The Braves are therefore not as desperate to upgrade their lineup as their runs scored total would suggest they should be. The lineup should score more runs in the second half without actually hitting any better, just by having luck even out with regards to situations with runners in scoring position. The Braves have the 5th most valuable group of position players in the NL and trading some of the runs saved on defense for more offense won’t actually make the team as a whole better. The Braves have the 3rd best pitching staff in the NL by fWAR and are 2nd in the NL in FIP. This is why the Braves currently have the second best record in the NL, they have the 2nd best pitching staff so far and the 5th most valuable group of position players. The Braves are already good and not in serious trouble even if they make zero moves at the trade deadline.

The place the Braves are most in need of an upgrade and have the ability to upgrade is their bench. Gerald Laid has a 75 wRC+ and has actually been the Braves best bench bat this season. That’s how bad things have been. This is especially problematic because it is not as if it is normal for an MLB bench to be this bad. To see this all you have to do is compare the Braves bench this season to the Braves bench in 2013.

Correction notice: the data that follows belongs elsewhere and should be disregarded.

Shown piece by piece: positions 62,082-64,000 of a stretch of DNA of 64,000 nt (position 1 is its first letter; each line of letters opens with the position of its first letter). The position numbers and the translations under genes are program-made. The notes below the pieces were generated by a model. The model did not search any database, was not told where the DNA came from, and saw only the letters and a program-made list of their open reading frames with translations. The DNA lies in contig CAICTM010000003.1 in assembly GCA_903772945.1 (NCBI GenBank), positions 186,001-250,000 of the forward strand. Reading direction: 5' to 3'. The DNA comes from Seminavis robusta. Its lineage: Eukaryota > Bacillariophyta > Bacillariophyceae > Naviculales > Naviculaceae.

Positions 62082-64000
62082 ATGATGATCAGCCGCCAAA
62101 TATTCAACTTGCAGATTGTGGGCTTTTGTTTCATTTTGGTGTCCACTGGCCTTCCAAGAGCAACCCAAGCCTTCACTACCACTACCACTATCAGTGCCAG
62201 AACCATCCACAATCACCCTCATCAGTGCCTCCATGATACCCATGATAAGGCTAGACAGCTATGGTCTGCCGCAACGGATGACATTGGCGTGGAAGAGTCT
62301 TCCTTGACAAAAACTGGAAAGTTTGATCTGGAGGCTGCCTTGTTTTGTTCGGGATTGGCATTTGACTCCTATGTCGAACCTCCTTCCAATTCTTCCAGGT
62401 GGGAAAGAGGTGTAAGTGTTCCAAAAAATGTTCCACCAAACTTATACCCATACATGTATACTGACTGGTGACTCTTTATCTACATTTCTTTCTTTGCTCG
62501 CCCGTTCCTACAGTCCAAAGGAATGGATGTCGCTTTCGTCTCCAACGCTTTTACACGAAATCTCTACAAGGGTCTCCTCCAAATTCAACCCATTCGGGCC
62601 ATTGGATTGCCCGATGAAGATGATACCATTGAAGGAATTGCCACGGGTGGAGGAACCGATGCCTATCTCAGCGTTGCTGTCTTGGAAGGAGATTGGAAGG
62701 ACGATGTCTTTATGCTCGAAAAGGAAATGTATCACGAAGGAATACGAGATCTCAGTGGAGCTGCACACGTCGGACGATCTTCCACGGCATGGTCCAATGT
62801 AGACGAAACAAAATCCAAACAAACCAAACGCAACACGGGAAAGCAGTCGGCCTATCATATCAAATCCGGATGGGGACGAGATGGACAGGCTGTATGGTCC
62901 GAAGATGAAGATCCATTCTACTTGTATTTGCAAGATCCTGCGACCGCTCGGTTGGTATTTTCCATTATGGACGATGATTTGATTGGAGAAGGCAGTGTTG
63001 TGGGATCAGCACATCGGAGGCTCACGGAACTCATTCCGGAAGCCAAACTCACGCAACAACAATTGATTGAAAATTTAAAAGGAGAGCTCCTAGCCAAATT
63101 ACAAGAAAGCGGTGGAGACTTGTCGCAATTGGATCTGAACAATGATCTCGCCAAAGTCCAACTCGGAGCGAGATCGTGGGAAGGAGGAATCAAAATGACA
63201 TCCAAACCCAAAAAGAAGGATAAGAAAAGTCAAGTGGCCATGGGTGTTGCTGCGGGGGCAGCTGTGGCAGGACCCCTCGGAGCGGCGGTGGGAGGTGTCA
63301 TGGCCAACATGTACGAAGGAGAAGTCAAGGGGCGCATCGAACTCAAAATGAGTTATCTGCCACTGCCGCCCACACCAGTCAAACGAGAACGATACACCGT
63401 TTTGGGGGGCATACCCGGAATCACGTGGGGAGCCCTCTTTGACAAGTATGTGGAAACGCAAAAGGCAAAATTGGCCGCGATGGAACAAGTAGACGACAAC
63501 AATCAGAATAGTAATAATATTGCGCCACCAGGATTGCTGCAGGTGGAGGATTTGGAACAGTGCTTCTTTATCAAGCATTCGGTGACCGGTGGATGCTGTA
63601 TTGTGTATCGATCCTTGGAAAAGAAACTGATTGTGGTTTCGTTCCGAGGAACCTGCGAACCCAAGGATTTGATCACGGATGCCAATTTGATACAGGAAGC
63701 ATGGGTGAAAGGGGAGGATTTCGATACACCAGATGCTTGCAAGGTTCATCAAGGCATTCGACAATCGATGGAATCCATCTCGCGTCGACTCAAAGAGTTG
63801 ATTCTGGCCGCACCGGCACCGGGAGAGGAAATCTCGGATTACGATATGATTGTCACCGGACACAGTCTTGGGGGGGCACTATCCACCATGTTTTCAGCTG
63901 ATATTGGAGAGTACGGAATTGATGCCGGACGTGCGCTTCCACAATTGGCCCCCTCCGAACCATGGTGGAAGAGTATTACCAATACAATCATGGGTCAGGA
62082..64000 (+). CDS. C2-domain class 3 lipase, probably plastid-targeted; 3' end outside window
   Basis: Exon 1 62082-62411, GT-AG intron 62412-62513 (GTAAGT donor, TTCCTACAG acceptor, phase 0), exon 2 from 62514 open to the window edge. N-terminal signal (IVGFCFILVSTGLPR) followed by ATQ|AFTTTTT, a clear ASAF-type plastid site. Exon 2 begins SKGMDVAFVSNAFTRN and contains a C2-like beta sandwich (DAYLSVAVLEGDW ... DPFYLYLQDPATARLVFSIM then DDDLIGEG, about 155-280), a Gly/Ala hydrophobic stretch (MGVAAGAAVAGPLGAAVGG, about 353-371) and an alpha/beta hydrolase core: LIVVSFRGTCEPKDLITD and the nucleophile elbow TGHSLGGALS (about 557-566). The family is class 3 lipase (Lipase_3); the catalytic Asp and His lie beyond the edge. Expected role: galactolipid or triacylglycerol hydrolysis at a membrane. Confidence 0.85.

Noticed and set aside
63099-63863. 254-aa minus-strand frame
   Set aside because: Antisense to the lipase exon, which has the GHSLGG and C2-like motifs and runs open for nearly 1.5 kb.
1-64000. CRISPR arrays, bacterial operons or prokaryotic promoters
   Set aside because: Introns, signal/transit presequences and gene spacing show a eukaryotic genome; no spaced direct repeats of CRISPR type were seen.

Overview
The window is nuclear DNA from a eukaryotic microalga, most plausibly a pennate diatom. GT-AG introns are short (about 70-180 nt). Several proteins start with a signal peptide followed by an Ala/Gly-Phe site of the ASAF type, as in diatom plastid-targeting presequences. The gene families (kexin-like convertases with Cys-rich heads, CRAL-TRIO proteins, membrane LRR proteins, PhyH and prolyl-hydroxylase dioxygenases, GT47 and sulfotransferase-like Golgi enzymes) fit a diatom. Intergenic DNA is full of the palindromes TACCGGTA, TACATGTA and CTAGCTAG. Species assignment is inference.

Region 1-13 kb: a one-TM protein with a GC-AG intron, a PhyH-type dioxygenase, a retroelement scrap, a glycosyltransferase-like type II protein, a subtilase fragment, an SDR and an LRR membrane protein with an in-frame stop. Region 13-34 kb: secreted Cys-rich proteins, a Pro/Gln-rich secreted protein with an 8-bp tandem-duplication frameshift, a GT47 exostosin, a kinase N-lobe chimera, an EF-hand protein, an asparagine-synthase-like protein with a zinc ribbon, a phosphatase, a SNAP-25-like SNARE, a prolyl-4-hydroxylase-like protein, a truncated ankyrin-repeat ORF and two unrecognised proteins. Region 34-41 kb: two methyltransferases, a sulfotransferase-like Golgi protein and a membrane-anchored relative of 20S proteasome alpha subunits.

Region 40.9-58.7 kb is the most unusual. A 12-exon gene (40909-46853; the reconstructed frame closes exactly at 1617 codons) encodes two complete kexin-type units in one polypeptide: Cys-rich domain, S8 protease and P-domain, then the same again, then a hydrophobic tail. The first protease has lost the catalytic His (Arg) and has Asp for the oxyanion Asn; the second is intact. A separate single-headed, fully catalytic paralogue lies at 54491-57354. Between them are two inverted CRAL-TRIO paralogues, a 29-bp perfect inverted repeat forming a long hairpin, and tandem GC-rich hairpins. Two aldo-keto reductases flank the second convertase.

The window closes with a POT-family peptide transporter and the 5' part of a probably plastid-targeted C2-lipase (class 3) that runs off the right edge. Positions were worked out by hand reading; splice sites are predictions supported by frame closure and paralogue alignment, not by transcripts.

2014 Bench

Gerald Laird: 235/310/304, 73 wRC+, 0.5 fWAR

Jordan Schafer 174/250/232, 33 wRC+, 0.0 fWAR

Ramiro Pena 204/271/327, 66 wRC+, -0.1 fWAR

Ryan Doumit 202/232/319, 51 wRC+, -0.4 fWAR

Dan Uggla 162/241/231, 35 wRC+, -0.6 fWAR

Basically a disaster. Now look at what the Braves got from their bench last season.

2013 Bench

Jordan Schafer 247/331/346, 90 wRC+, 0.9 fWAR

Gerald Laird 281/367/372, 111 wRC+, 0.8 fWAR

Ramiro Pena 278/330/443, 115 wRC+, 0.4 fWAR

Juan Francisco 241/287/398, 90 wRC+, 0.3 fWAR

Reed Johnson 244/311/341, 84 wRC+, 0.2 fWAR

Elliot Johnson 261/317/359, 88 wRC+, 0.1 fWAR

Jose Constanza 258/258/258, 39 wRC+. 0.0 fWAR